Introduction: Making Cake Pops (the Easy Way)

Cake pops - tiny balls of cake and frosting on a stick, coated in chocolate or candy.

You can find them at Starbucks or any local bakery. Any of a dozen sites provide professional quality tutorials for making hundreds of them, in every color of the rainbow. As an intermediate baker, I found many of these tutorials inaccessible and intimidating. After a fair amount of trial and error, I found a recipe that isn't very difficult or costly.

This tutorial is moderate in difficulty, low cost (under $20), and takes less than two hours.

Cake pops make excellent gifts, as well as a tasty treat for yourself. This tutorial will make 30-50 cake pops depending on the baker's preference, enough for a birthday party or a baby shower. They travel well, and can go to the office or your child's class.

Cake pops will keep their perfect texture for about 4 days if not refrigerated. They will be perfectly edible for about a week, but the texture is part of the experience. But, trust me, they won't last a week!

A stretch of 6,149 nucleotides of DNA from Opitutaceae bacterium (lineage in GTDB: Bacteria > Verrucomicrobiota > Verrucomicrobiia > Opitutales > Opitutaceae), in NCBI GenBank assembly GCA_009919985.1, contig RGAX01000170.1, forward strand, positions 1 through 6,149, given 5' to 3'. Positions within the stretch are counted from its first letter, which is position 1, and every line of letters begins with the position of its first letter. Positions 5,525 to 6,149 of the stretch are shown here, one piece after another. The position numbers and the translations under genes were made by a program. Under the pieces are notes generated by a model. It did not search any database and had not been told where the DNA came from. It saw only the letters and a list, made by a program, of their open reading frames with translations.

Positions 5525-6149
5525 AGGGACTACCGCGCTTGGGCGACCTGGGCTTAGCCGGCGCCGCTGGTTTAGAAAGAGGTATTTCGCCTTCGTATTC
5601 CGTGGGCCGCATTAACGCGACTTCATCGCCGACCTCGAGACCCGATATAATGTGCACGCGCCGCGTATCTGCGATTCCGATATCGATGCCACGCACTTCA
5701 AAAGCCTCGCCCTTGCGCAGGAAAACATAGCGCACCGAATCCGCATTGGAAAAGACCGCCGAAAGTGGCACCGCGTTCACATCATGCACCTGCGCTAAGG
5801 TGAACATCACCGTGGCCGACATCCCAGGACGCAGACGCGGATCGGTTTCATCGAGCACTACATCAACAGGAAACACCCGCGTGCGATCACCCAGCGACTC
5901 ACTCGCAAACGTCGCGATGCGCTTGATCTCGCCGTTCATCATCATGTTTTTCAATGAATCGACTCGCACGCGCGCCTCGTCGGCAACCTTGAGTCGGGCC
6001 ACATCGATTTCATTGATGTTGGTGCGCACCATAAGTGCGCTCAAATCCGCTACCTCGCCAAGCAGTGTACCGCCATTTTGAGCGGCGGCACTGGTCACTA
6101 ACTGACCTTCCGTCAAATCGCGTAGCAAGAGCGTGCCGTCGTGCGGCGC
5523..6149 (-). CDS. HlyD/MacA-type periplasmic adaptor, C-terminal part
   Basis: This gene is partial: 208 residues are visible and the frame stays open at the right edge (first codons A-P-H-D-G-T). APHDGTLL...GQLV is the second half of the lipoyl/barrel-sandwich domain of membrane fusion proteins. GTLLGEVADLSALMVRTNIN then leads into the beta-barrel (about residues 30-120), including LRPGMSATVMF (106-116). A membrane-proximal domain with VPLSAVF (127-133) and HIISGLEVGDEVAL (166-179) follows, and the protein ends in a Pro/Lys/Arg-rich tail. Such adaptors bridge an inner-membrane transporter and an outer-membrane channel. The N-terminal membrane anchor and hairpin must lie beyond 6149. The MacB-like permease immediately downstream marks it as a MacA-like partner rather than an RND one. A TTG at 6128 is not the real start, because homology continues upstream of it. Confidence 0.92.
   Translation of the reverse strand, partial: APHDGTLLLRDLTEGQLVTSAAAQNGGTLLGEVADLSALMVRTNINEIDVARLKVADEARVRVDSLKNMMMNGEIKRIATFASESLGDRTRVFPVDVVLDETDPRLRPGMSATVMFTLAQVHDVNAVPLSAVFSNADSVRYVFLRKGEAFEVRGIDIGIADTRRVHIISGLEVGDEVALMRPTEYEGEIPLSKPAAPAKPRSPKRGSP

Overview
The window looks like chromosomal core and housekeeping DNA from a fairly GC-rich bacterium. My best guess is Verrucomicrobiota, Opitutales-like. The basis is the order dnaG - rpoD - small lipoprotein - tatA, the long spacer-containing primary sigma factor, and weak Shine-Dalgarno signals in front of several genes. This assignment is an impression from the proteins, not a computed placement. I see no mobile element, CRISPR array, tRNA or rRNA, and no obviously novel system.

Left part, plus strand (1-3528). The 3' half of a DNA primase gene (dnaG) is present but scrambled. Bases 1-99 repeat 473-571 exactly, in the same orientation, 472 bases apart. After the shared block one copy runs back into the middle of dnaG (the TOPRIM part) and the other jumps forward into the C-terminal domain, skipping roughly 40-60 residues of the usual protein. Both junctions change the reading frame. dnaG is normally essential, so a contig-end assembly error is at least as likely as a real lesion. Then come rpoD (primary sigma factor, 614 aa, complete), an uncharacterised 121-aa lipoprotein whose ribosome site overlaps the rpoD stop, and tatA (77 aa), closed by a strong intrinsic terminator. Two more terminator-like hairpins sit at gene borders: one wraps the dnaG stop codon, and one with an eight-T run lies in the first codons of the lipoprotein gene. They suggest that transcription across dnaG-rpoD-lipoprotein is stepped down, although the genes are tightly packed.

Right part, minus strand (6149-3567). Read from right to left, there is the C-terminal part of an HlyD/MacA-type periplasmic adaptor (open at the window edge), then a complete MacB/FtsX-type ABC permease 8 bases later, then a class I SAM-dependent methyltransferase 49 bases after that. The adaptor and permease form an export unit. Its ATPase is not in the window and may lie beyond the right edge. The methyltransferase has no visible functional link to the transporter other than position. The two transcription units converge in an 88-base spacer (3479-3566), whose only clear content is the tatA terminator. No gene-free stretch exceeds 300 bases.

Step 1: Tools and Ingredients


--Cake Pop sticks. These are available at most grocery stores. I've seen them at Target and QFC specifically.

--9x13 cake pan

--Wax/Parchment Paper. I used Parchment but Wax paper works just as well.

--Large sheet pan. Make sure it will fit in your freezer!

--Block of Styrofoam. Optional. When drying the coating, sticking the sticks in Styrofoam makes them more manageable. I tried to go without this for one batch and ended up fashioning a stand-in by poking holes in a small box.

--Standard kitchen implements. Mixer, bowls, spoon, spatula, etc.

--Double boiler. Optional. If you have one, by all means use it. It is not necessary, however. I melt my chocolate in the microwave and get by just fine.

--Small ice cream scoop. Optional. Will lead to even portioning, but I prefer to make smaller balls by hand.


--Boxed Cake Mix and associated ingredients (eggs, vegetable oil, etc.) Any flavor of cake works. See below for help with cake selection. I can't really taste a difference between boxed mix or from scratch when in cake ball form. If you want to make cake from scratch, it works perfectly well. However, I suggest saving yourself the time.

--Frosting of corresponding flavor. One container per batch will be more than enough. See below for help with pairing frosting and cake.